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Black academics bear brunt of university work on race equality | Education

Earlier this year, Maxine Thomas-Asante asked her university if she could pause her work supporting black, Asian and minority ethnic students. She was running for office at her students’ union, finishing coursework and preparing for her final exams. “I had to say I’m going to take a break.” For the past two years, Thomas-Asante, co-president for democracy and education at Soas University of London student union, has attended meetings, panel discussions and focus groups, created mentoring schemes, organised events, listened…

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University vice-chancellor given £270k payoff after resigning | Education

The vice-chancellor of De Montfort University, who resigned earlier this year in advance of an investigation that has since identified “significant and systemic” failings in governance, was awarded £270,000 on his departure, it has been confirmed. Dominic Shellard left his £350,000-a-year post in February, just before the universities regulator, the Office for Students (OfS), launched a formal investigation into the Leicester institution. Revealing its decision on Monday, the OfS said: “We found weaknesses and failings in the university’s management and…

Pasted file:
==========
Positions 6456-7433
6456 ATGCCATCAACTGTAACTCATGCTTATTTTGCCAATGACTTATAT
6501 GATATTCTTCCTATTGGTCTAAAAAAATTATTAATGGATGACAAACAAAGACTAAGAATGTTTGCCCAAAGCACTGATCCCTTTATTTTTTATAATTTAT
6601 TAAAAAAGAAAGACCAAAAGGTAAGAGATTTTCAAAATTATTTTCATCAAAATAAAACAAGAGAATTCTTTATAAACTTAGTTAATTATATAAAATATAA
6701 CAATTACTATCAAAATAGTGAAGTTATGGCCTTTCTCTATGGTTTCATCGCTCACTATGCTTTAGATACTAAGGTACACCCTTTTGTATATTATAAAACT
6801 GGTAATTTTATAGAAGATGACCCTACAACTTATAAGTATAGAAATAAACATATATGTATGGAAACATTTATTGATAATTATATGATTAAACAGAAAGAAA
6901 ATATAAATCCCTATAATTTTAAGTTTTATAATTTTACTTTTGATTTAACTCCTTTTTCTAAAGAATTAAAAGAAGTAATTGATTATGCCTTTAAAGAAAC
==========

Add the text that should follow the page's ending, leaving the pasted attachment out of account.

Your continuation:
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Universities urged to hire staff to investigate sexual harassment | Education

Universities should hire specialist staff to investigate hate crimes and sexual harassment against their students, according to a report commissioned by the higher education regulator for England. The institutions were also urged to encourage greater levels of reporting of such incidents, and hold sessions on consent for undergraduates and postgraduates, along with “bystander training” for students and staff to encourage prevention. The report by Advance HE evaluated more than 100 pilot schemes funded by the Office for Students (OfS) and…